Ohioans quickly responded to the governor's and the federal government's call for troops. Among Ohio's earliest regiments was the 20th Regiment Ohio Volunteer Infantry. This organization enrolled between April 17, 1861 and April 27, 1861. Companies A and F organized at Lima, Ohio on April 20, 1861. Company B formed at Oxford, Ohio on April 19, 1861. Companies C and D organized at Eaton, Ohio on April 22, 1861. Company E formed at St. Mary's, Ohio on April 17, 1861. Company G organized at Chesterville, Ohio on April 25, 1861. Company H organized at Sidney, Ohio on April 27, 1861. Company I originated at Steubenville, Ohio on April 22, 1861 and Company K at Columbus, Ohio on April 25, 1861. The State of Ohio formally mustered the companies into service for three months of duty from May 15 to May 27, 1861, with the effective muster date being the individual company's organization date in April 1861. Companies A,B, C, D, I, and K mustered into service at Camp Jackson at Columbus, Ohio. Companies E, F, G, and H mustered into service at Camp Goddard at Zanesville, Ohio.

In early June, the 20th Regiment departed for western Virginia (modern-day West Virginia), where officials distributed the organization along the Baltimore and Ohio Railroad between Benwood, Virginia and Grafton, Virginia (both in modern-day West Virginia). The regiment guarded the railroad, escorted supply trains, hunted Southern guerrillas, and conducted various reconnaissance missions. The 20th also sought to capture a Confederate force at Carrick's Ford, Virginia (modern-day West Virginia), but the Southerners managed to withdraw before the regiment arrived.  While in western Virginia, the 20th's commanding officer issued the following reports:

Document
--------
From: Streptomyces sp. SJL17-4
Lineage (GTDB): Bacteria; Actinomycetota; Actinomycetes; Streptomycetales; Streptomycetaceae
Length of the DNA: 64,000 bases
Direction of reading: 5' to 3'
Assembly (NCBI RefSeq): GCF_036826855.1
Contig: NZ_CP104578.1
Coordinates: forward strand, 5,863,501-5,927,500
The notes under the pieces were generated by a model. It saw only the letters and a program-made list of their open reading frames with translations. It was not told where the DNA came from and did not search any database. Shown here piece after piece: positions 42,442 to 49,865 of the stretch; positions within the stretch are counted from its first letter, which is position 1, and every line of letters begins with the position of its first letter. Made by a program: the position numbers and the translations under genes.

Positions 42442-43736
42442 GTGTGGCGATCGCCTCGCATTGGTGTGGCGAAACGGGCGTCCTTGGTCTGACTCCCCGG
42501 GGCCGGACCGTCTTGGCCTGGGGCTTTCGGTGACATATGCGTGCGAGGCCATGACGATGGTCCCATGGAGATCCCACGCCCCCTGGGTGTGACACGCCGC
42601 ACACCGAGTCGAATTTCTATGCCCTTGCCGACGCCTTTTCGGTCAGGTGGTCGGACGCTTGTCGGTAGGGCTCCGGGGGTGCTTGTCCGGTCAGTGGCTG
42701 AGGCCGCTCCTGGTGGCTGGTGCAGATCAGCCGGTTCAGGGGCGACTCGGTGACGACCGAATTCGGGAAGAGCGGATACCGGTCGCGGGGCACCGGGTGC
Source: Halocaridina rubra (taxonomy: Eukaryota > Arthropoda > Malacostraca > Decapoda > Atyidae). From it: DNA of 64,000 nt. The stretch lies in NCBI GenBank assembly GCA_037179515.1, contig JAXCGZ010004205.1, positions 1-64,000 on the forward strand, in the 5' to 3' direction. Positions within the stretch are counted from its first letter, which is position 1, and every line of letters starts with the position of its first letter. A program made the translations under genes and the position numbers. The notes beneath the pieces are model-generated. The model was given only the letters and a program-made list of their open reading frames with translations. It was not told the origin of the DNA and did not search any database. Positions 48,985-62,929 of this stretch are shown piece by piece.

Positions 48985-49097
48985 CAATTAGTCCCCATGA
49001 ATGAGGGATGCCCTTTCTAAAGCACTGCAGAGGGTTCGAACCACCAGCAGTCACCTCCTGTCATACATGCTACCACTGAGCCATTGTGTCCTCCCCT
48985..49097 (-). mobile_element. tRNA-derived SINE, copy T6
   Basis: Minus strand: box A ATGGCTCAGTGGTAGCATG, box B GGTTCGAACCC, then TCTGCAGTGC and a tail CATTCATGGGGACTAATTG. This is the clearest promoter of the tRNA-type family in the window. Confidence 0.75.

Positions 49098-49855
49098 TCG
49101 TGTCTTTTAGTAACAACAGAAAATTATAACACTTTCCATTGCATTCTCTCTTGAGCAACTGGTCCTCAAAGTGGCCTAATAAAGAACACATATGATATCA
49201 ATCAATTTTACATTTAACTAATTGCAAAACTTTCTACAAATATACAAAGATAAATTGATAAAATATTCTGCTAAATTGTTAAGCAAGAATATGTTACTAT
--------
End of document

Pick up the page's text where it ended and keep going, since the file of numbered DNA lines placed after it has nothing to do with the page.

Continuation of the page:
HEADQUARTERS TWENTIETH REGIMENT O. V. M., Oakland, Md., July 20, 1861.

SIR: On Saturday, July 13, at 11 o'clock a. m., I received your order directing me to withdraw such of the forces under my command as I might deem prudent from the line of the Baltimore and Ohio Railroad between Benwood and Grafton, and join you at Oakland, Md. Accordingly I dispatched Maj. Lamison over the line of said road, with instructions to withdraw from said line Companies A, F, I, and K, and proceed with them to such points as might learn I would occupy, unless otherwise instructed. On the afternoon of same day I proceeded, with a detachment of one company of the Virginia First, Capt. Britt; one company of the Virginia Second; two pieces of artillery, under Capt. Daum; and Companies B and E, of the Twentieth Regiment O. V. M., to Oakland, at which place I arrived at 10 o'clock p. m. of said day. Owing to a want of the means of transportation, I was delayed at Oakland until 10 o'clock on Sunday morning, when I marched forward to the Red House, at which point I arrived at 2 o'clock p. m., and thence proceeded in pursuit of the rebel forces over the Northwestern turnpike, until I met you with your forces returning. While at the Red House, Maj. Lamison arrived with the forces under his command, having made a most orderly and rapid march, for the particulars of which I refer you to his report, a copy of which I herewith transmit. The officers and men under my command conducted themselves in the most soldierlike manner, and to their hearty co-operation and energy I am indebted for the promptness with they appeared at the points intended to be occupied.